Introduction to Atlas

Atlas is a project of mine that combines artificial intelligence and evolution, by simulating a virtual world with organisms that move around, feed, learn, and evolve.

The inspiration was this Google Talk given by Virgil Griffith:

Virgil said that he believes some kind of strong AI can be achieved by combining evolution and artificial intelligence, but I’m more interested in the following for now:

  • Development of species
  • Division of work (inter species behaviors)
  • Studying how complexity can emerge a from relatively simple system
  • Adaptation

Polyworld probably got good results on all of those points, but I’d really like to recreate it on my own, and inject some ideas I believe would be beneficial for simulators like these, mainly multicellular organisms and a neural network of my own design. I’ll will add some physics in there, but I was also interested in the technical part of the redesign.

Polyworld was created using Qt and OpenGL, all meant to be ran on the same computer, I presume. I approached this design problem with a different paradigm. I wanted to have one computer that could run the simulation (the server), and not have that computer bother about rendering, or, at least, not have that part of the application bother about it. So, I decided to split the application into three parts: the HTTP/TCP server, the simulation part, and the client.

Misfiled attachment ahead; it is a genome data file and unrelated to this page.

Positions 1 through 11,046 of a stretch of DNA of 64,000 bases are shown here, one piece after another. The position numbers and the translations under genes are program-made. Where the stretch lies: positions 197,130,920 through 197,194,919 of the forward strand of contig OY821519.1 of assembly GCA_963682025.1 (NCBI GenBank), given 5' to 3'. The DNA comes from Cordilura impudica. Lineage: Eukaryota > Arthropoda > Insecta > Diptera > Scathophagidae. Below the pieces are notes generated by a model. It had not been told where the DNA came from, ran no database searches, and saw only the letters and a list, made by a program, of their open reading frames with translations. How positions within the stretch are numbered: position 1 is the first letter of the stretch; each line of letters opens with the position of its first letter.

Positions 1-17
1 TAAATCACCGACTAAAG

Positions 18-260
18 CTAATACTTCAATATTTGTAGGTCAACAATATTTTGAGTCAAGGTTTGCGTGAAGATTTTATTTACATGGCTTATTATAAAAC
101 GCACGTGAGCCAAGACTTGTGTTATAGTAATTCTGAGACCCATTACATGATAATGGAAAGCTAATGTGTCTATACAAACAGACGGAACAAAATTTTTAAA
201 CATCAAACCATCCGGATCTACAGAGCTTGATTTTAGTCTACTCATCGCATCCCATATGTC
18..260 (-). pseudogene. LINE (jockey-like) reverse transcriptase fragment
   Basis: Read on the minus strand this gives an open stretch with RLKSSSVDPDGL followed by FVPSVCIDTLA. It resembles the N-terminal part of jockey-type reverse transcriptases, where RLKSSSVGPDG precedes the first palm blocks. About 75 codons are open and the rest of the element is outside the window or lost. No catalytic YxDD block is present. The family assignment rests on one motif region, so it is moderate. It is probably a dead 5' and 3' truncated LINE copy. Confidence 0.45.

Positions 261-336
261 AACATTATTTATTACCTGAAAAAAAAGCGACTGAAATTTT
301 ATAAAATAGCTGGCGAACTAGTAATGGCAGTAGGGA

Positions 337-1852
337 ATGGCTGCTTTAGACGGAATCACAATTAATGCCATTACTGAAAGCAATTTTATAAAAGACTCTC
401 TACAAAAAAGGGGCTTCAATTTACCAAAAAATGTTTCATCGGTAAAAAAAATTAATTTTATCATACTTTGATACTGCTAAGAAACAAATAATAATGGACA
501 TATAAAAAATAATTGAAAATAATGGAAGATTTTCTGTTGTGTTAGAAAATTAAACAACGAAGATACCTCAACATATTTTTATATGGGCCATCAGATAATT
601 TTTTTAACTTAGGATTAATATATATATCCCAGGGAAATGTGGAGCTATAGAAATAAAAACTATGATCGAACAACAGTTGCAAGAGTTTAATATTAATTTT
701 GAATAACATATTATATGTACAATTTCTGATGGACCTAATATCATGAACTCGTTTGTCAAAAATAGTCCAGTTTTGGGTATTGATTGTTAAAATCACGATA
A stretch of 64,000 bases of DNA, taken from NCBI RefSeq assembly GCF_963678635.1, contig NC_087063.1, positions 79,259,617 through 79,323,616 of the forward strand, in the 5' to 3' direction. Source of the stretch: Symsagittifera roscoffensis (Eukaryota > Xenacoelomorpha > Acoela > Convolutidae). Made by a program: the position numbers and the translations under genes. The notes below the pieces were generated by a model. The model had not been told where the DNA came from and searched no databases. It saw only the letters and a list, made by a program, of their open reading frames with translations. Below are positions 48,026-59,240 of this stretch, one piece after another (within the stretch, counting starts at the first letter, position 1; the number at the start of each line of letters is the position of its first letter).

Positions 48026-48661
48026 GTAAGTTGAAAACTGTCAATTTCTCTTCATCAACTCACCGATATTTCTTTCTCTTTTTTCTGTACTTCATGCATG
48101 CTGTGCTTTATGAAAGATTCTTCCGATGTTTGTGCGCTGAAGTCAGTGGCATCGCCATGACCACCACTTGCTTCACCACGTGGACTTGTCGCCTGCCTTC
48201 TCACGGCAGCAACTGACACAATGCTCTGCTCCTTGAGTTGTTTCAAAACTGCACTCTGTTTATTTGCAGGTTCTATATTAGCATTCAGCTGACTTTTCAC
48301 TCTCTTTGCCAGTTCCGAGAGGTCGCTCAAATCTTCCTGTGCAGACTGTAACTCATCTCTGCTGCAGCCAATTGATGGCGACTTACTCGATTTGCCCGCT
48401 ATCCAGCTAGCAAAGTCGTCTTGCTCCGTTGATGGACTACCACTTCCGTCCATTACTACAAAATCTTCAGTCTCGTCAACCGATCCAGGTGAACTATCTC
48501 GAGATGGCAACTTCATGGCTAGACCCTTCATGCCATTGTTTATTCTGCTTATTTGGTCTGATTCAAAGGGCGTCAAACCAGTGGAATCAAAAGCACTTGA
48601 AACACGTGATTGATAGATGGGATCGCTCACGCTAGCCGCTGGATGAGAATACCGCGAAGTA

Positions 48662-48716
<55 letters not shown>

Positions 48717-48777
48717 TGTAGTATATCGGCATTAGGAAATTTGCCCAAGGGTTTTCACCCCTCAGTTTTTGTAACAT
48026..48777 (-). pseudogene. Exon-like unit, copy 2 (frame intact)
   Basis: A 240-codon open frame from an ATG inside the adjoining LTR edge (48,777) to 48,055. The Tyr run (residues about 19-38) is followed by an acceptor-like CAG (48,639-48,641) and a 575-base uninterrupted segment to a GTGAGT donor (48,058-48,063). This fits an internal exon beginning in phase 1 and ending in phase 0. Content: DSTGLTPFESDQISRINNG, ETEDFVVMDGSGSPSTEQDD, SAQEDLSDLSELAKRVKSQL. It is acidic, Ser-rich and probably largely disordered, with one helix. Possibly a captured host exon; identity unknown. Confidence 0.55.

This is a visualization of the basic design, which I will then explain:

atlasV

Communication

  • implemented in Node.js with Socket.io The communication part of the server is responsible for two things: serve the HTML page in which the simulation is going to render, and communicate with the client about the simulation(s). Basically, a client (“a webpage”) can subscribe to any of the multiple running simulations, and the server is responsible for pushing updates about the worlds/simulations to the clients.

Client

  • implemented in HTML5 The client is essentially a web page with a canvas element, that uses the aforementioned Socket.io to either issue commands to the server or to receive world updates. Nothing exceptional, except it uses my Irenic engine to render the world.

Simulation

  • implemented in Javascript (Node.js) This is the actual meat of the project. I’m trying to decouple it from the server as much as I can, so I could maybe implement some parts in pure C, but for now it’s still all Javascript, which is fast enough, and its expressive power is just what I need for these sorts of tasks. The main class here is the “World”, which houses all creepers, regular blocks, food, and updates the physics.

I’ll start writing about the specifics as soon as I can, it really helps me in thinking and solidifying my ideas.

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